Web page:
NOS Mission

Nevada Outdoor School inspires exploration of the natural world, responsible stewardship of our habitat and dedication to community.
This is the spot for us to share stories, fun ideas or general musings. When you aren't in here, we hope to see you out there!

Thursday, March 31, 2011

Midnight Bandits and Poison Oak

I visited scenic Big Sur last week; along with weathering the storm and Highway 1 falling into the ocean, we battled midnight bandits and poison oak.

Note to self - throw trash
away before getting into tent

Apparently bear country isn’t the only place you want to secure your food – ice chest included. I woke to find food wrappers strewn about camp from dare devil squirrels that ripped into our hanging trash bag. Then there was the unpleasant discovery that they also managed to open my ice chest and contaminate my food with plague and/or rabies cooties. I’ll take the blame for the trash, but my ice chest?! Crafty little buggers… Let our mistake be your lesson, even when you think your food is safe from bears, another critter is lurking behind a bush waiting for you to let your guard down, so store it in your car or if there are storage boxes provided even better.

Poison Oak along the trail

Then there was the relentless poison oak – bordering campsites and encroaching on trails with its urushiol oil just begging to reach out and give you an itchy rash. I have a few tips based on my week of experience with this itchy-oilfest of a plant. 1) Long pants! I’d much rather deal with getting the poison oak oil off my pants than off my legs. 2)The leaves aren’t the only part of the plant that is poisonous – bare stems have oil as well. 3) If you come in contact with poison oak wash ASAP with COLD water; warm water opens your pours and allows the oils in. I’ve heard dish soap works well to break down the oil, but when I touched the plant with my hand I was happy to have Tecnu. Tecnu attaches to the oils and rinses off with cold water, to be on the safe side I treated my hand twice. 4) Another helpful hint that is relevant in all outdoor ethic situations - stay on the trail. You help protect nature and stay out of poison oak – win win! If you don’t have poison oak in your area, a lot of these tips are valid for other rash-inducing plants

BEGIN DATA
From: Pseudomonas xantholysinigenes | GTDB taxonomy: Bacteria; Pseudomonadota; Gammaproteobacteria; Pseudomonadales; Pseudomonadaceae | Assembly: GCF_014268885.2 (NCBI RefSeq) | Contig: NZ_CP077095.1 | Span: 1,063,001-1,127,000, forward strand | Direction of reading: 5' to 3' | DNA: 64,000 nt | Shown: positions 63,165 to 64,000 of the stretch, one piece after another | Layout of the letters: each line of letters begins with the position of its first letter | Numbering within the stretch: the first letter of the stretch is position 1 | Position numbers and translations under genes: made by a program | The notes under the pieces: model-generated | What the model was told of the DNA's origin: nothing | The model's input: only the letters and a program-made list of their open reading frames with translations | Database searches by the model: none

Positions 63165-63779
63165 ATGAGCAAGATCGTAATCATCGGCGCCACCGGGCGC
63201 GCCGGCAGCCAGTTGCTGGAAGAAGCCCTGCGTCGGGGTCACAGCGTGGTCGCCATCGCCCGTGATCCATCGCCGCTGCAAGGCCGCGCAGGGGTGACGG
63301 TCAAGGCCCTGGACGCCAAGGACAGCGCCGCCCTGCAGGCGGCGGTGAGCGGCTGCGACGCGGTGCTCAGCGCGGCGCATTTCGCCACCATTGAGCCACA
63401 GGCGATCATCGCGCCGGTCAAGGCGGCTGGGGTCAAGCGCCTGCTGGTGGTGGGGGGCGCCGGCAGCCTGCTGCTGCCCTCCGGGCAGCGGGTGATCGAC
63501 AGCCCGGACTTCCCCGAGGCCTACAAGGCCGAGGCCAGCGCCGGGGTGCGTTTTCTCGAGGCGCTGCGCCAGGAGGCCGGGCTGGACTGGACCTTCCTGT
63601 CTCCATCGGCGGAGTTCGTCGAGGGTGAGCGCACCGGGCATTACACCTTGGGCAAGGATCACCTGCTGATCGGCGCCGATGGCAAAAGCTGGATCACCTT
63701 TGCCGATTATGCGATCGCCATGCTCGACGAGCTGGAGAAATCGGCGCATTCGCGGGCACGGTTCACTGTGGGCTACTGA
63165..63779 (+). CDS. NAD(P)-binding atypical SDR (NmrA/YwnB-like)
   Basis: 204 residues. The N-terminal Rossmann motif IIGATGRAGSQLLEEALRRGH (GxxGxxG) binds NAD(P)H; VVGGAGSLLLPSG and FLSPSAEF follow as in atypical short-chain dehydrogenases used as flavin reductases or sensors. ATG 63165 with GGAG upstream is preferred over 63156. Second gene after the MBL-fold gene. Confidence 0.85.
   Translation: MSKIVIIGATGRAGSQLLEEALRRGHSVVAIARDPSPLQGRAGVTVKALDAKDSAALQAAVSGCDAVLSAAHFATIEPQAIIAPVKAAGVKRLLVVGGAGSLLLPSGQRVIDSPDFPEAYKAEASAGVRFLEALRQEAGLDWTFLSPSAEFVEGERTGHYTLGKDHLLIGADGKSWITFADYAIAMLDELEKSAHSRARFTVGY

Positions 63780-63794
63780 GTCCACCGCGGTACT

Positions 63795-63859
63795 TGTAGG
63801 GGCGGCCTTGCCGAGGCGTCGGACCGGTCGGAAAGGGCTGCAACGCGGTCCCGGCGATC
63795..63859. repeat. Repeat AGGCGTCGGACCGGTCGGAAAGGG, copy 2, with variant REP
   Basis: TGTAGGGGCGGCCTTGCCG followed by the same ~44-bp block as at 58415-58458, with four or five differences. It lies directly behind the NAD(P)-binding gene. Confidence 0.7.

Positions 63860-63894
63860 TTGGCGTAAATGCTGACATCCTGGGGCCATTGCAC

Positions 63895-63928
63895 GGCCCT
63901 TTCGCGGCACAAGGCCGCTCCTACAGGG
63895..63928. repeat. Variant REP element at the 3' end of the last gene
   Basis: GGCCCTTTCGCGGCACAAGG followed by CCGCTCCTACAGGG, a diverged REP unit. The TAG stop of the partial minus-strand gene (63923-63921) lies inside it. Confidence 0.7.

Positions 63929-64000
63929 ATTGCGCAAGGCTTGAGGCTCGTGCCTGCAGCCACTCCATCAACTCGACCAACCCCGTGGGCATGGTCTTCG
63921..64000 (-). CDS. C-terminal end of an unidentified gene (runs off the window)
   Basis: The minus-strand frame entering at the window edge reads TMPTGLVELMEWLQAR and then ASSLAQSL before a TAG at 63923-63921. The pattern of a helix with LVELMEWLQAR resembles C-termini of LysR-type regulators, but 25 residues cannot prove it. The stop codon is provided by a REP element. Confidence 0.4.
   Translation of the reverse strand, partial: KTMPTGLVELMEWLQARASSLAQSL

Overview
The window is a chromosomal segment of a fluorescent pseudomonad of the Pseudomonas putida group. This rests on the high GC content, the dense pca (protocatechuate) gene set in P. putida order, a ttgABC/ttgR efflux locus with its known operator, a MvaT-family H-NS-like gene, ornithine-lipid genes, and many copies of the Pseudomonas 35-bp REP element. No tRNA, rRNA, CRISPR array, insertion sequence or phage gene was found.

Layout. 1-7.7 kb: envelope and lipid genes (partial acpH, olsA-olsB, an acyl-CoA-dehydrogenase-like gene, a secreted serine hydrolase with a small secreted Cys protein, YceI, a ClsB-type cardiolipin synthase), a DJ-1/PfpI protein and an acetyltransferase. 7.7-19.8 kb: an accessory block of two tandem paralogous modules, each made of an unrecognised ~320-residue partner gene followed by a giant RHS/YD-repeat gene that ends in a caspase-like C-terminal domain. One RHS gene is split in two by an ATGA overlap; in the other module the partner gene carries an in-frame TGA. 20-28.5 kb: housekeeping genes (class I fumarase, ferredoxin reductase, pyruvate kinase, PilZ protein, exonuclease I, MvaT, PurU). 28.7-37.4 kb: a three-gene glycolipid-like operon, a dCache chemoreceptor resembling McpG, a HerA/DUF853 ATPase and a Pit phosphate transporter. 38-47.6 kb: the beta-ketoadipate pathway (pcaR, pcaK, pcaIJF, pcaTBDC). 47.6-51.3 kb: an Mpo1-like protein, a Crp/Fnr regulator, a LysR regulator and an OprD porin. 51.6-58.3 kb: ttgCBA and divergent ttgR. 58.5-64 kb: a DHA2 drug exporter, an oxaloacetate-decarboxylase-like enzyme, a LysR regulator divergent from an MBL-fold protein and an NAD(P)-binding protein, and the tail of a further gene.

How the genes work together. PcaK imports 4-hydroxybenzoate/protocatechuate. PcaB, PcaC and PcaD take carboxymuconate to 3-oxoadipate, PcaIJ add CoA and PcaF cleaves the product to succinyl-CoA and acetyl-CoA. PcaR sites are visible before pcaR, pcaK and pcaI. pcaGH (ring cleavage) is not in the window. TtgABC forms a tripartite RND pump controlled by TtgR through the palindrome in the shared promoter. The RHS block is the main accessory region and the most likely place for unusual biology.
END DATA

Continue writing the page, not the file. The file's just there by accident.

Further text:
McWay Falls

Even though we dealt with midnight bandits and poison oak I promise we did have fun. We had great views (when the clouds and fog lifted), rehydrated (pruney from the mass amounts of rain), crowd free (not many folks are as crazy as us), and tick free (I think…)!


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